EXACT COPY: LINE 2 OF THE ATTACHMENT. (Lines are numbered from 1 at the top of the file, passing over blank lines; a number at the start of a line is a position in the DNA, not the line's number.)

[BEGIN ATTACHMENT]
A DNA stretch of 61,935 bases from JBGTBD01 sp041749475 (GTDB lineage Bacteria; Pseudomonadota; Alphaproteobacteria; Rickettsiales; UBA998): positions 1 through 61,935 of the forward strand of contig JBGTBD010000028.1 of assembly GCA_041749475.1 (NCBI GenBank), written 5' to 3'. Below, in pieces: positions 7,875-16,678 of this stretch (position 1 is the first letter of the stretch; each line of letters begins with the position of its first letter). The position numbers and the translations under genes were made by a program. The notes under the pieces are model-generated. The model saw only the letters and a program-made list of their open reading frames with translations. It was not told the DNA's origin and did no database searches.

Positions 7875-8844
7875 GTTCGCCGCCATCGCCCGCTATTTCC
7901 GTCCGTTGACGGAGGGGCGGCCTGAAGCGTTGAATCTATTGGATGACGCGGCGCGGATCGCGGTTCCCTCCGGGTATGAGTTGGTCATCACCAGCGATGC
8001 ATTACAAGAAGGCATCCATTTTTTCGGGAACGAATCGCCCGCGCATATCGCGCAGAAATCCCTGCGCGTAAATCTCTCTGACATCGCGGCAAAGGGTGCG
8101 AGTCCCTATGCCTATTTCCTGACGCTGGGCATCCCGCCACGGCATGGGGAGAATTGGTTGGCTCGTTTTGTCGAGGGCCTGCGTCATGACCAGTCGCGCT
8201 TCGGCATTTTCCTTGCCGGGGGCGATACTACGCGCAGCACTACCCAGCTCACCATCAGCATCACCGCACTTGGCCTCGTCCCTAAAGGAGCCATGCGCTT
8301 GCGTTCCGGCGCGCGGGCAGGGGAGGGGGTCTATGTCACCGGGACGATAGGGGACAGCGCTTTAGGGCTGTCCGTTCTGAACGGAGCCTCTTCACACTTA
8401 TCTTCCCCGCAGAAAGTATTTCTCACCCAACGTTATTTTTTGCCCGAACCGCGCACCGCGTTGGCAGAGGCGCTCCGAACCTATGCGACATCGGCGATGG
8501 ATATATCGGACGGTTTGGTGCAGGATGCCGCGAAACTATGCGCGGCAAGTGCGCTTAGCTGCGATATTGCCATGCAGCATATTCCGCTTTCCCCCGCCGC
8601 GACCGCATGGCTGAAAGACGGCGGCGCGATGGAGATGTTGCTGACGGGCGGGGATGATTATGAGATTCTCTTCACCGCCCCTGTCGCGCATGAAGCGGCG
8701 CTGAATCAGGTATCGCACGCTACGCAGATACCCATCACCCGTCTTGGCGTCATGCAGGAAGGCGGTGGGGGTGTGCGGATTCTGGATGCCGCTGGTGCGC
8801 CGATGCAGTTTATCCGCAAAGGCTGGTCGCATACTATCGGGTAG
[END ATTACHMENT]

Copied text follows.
Positions 7875-8844